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Scion --  MicroAngelo
This was the board  that launched the Scion company back in 1978.


MicroAngelo™ was an intelligent high resolution refreshed raster scan graphics display system capable of drawing character and graphics images at high speed on a standard television monitor. Completely contained on a single IEEE-696 card, the MicroAngelo was an independent Z80A-based computer with its own 32K byte display memory and 4K resident operating system, Screenware Pak I™, or optionally, Screenware Pak II™ [6K]. By talking in concise high level commands over a simple interface, the host computer directed the MicroAngelo in generating graphics and text displays and in controlling the light pen interface. Because of this self-reliant architecture, the MicroAngelo placed no computing load or memory space demand on the host computer. This meant that, after giving directions to MicroAngelo, the CPU could continue with its own computing as the MicroAngelo concurrently carried out those directions using its own separate memory and CPU. The results were a more responsive and convenient graphics/text display system than was possible with traditional graphics board designs.

The MicroAngelo hardware resided on a single S100 bus board. This board contained all the electronics and software for generating a 512 dot wide, 480 dot high, black and white display for a high-resolution TV monitor (10 MHZ bandwidth or better). Since the board included a Z80A microprocessor, complete with its own RAM (32K bytes], EPROM [up to 8K bytes], and TV display circuitry, the MicroAngelo was actually an independent, single card computer which when inserted into the computer, appears to the system as just two parallel ports. This architecture made it possible for the computer to direct MicroAngelo via simple, powerful high-level graphics commands sent over these two parallel ports.  Because of this simple and fast two-port interface, MicroAngelo was easy to integrate and did not require any of the system's valuable address space.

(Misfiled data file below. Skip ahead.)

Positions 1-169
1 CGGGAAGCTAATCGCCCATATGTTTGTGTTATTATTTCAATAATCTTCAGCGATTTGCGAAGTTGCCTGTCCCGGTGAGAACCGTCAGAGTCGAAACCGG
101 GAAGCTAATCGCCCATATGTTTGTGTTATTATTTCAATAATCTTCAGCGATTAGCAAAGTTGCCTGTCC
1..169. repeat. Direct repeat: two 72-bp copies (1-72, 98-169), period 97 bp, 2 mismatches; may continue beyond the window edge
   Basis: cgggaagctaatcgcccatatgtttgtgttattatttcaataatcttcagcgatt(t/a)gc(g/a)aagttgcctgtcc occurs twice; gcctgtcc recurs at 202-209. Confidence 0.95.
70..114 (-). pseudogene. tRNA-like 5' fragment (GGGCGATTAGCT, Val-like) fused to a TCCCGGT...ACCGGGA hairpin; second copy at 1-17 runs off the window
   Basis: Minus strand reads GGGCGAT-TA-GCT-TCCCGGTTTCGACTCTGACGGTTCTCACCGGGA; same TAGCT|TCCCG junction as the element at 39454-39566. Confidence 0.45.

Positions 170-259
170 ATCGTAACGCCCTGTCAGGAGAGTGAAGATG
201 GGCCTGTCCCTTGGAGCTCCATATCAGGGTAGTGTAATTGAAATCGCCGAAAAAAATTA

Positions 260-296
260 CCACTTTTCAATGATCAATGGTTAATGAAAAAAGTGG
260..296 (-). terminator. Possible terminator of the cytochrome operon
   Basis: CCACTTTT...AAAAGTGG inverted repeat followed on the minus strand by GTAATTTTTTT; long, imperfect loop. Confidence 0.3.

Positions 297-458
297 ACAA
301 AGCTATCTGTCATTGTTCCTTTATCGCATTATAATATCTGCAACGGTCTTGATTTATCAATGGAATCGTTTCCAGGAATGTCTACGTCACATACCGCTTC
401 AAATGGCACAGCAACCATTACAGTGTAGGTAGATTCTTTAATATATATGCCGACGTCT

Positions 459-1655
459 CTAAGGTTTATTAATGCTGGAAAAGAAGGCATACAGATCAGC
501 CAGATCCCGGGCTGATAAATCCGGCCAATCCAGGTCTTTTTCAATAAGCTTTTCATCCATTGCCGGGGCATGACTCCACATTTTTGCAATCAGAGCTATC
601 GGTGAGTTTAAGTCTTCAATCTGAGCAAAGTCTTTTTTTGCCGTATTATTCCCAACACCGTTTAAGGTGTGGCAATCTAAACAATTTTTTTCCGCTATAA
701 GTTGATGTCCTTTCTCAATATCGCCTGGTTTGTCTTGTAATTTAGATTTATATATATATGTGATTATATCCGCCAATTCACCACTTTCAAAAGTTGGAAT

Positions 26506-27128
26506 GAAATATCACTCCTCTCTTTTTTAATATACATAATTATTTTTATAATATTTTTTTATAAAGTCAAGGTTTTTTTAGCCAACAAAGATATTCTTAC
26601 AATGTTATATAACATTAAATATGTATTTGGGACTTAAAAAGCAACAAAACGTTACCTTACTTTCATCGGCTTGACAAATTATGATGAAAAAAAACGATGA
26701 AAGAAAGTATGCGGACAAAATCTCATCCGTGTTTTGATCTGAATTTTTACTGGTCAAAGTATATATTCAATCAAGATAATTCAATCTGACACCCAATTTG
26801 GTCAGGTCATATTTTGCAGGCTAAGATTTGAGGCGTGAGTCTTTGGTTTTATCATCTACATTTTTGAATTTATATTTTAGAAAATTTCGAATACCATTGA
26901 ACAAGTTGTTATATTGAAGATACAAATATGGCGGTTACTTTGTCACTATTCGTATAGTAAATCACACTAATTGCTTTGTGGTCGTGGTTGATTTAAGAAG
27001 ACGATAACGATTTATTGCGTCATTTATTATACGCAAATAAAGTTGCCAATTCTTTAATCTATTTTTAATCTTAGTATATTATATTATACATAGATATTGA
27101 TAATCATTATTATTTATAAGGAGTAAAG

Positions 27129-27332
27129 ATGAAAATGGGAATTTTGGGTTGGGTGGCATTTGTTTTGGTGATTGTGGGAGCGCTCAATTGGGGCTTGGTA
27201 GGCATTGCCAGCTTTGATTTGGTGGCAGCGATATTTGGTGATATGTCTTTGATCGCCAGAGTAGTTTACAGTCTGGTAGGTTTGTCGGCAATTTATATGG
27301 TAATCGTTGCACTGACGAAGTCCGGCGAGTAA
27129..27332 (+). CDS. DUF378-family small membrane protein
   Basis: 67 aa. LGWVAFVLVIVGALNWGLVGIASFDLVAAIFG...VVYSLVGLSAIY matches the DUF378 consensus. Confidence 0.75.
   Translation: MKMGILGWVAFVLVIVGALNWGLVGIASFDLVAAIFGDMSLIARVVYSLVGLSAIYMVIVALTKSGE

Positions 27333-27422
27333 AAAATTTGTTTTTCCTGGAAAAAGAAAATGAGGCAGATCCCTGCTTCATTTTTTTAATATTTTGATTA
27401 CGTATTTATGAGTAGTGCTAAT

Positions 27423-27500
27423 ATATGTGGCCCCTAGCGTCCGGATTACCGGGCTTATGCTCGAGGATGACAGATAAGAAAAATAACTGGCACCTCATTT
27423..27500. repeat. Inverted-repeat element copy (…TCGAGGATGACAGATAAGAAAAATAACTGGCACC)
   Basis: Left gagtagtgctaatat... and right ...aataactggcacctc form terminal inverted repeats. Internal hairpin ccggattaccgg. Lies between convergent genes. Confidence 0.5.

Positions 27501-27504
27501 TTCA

The MicroAngelo software, Screenware Pak I or Screenware Pak II, had been designed so that the system could be used either as the main console output display, or as a separate graphics display processor, or both. Logically, the Screenware consisted of two largely independent software subsystems called ALPHA and GRAPHICS. ALPHA emulated a "dumb terminal" interface, while GRAPHICS supported all the graphics primitives. To get on the air with MicroAngelo as your main output device, you needed only implement the simple interface to ALPHA.

By utilizing multiple boards (from 2 to 8) the MicroAngelos could form "bit planes" providing 4 to 256 colors. The boards were tied together using a ribbon cable attached to connector JC (unpopulated in the picture) and the local video sync chips were removed. A different board called a 'pallette' board provided synchronization for the video signal from the boards. The pallette had high speed static RAM memory to hold the lookup tables for the color values as well as three high speed digital-to-analog converters (one each for red, green, and blue).

To display a graphic in a given color, the graphic primative was written to each bit plane whose bit in the desired color number was a '1'. A FORTRAN software library was provided to more easily manage a color system. The top right connector was for a light pen. The light pens sold by SCION were sensitive to infrared, so a monitor with IR phosphor was required. The top left connector provides the video signal when operated in monochrome mode.

The quite detailed manual describing how to utilize this powerful board can be obtained here.

Additional SCION products:
When used with a MicroAngelo system, the board allowed graphics to be overlayed on the video signal. If the graphics system was color, a single key color was defined where the graphics were transparent and the video signal appeared on the monitor.

MA520 -- a successor to the MicroAngelo MA512, the MA520 had twice as much video display memory. The Screenware Pak firmware supported management of two video frame buffers. It was possible to quickly switch between the buffers, so graphics could be drawn in the background and displayed after the rendering was complete. The MA520 also completely decoded the address ports in the S-100 I/O space. The MA512 only decoded the top four bits, so a 256 color system with eight boards requires 16 x 8 = 128 out of the available 256 I/O ports to be assigned! The MA520 uses two ports per board, so only 16 I/O port addresses were required.


Scion  S-100 Boards


This page was last modified on 10/25/2013